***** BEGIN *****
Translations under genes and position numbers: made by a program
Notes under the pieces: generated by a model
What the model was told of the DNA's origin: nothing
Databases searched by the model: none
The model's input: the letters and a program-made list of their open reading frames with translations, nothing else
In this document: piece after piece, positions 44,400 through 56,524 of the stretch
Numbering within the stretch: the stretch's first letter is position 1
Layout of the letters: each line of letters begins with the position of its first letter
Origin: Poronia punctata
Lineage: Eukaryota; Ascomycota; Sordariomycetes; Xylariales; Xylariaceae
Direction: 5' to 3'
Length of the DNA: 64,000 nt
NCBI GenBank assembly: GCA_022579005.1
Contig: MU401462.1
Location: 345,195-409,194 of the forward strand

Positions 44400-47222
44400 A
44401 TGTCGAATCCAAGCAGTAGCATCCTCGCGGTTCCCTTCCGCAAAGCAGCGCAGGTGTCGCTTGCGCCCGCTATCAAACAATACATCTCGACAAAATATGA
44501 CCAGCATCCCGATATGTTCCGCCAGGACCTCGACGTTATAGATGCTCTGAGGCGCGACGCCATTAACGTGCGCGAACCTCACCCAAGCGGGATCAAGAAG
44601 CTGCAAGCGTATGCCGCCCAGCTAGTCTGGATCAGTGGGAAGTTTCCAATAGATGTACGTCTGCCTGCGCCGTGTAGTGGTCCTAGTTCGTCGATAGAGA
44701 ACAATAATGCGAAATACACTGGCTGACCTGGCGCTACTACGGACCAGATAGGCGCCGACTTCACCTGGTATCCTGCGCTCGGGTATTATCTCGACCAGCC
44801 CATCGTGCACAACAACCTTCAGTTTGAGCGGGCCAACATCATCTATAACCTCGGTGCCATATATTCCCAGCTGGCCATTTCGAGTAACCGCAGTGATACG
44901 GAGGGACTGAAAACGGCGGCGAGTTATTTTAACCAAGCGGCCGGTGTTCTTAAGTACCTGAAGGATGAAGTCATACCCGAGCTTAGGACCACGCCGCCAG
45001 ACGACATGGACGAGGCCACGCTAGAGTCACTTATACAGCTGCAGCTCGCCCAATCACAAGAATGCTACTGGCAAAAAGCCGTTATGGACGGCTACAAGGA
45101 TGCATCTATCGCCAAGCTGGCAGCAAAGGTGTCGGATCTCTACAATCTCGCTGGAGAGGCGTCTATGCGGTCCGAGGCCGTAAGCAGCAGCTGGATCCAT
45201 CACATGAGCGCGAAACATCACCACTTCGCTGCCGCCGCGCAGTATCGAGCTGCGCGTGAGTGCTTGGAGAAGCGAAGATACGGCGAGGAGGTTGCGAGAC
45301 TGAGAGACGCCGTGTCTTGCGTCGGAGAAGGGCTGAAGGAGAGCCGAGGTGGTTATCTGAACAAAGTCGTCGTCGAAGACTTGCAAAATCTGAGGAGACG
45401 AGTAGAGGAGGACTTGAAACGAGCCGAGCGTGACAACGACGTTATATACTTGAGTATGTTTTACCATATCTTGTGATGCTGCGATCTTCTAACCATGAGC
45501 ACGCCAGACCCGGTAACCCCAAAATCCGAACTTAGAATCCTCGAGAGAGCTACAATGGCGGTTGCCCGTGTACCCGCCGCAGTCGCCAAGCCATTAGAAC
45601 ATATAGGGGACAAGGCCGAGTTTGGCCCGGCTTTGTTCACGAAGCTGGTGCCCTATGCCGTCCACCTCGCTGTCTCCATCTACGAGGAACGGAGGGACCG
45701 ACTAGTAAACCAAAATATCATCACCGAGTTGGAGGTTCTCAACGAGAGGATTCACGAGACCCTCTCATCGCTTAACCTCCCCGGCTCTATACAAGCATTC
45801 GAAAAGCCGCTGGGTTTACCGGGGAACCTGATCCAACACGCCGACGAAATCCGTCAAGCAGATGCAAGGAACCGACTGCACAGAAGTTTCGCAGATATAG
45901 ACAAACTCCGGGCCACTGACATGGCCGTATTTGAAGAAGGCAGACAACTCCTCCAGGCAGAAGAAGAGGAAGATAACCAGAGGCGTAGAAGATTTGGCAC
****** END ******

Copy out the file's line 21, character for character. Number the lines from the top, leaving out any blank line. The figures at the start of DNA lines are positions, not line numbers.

44701 ACAATAATGCGAAATACACTGGCTGACCTGGCGCTACTACGGACCAGATAGGCGCCGACTTCACCTGGTATCCTGCGCTCGGGTATTATCTCGACCAGCC